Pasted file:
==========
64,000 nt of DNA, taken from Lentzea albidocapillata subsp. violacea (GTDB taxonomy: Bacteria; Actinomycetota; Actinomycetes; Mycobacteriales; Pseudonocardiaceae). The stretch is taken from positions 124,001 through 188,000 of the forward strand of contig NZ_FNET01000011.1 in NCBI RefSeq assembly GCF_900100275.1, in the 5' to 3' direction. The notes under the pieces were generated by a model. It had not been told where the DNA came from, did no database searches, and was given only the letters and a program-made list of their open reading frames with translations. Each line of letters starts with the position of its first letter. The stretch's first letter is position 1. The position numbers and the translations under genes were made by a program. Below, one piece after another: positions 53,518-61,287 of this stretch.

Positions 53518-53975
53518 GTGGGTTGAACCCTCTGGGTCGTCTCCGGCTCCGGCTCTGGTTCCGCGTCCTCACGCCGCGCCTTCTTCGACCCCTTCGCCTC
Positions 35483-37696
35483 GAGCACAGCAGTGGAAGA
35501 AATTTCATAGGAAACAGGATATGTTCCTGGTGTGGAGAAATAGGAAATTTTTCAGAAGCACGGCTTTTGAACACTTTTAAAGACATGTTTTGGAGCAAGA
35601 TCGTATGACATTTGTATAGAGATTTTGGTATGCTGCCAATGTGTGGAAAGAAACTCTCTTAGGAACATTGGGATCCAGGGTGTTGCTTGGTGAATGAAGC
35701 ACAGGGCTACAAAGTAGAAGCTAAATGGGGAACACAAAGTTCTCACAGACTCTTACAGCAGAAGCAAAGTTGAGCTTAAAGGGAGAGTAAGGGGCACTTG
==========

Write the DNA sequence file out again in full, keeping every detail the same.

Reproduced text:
64,000 nt of DNA, taken from Lentzea albidocapillata subsp. violacea (GTDB taxonomy: Bacteria; Actinomycetota; Actinomycetes; Mycobacteriales; Pseudonocardiaceae). The stretch is taken from positions 124,001 through 188,000 of the forward strand of contig NZ_FNET01000011.1 in NCBI RefSeq assembly GCF_900100275.1, in the 5' to 3' direction. The notes under the pieces were generated by a model. It had not been told where the DNA came from, did no database searches, and was given only the letters and a program-made list of their open reading frames with translations. Each line of letters starts with the position of its first letter. The stretch's first letter is position 1. The position numbers and the translations under genes were made by a program. Below, one piece after another: positions 53,518-61,287 of this stretch.

Positions 53518-53975
53518 GTGGGTTGAACCCTCTGGGTCGTCTCCGGCTCCGGCTCTGGTTCCGCGTCCTCACGCCGCGCCTTCTTCGACCCCTTCGCCTC
Positions 35483-37696
35483 GAGCACAGCAGTGGAAGA
35501 AATTTCATAGGAAACAGGATATGTTCCTGGTGTGGAGAAATAGGAAATTTTTCAGAAGCACGGCTTTTGAACACTTTTAAAGACATGTTTTGGAGCAAGA
35601 TCGTATGACATTTGTATAGAGATTTTGGTATGCTGCCAATGTGTGGAAAGAAACTCTCTTAGGAACATTGGGATCCAGGGTGTTGCTTGGTGAATGAAGC
35701 ACAGGGCTACAAAGTAGAAGCTAAATGGGGAACACAAAGTTCTCACAGACTCTTACAGCAGAAGCAAAGTTGAGCTTAAAGGGAGAGTAAGGGGCACTTG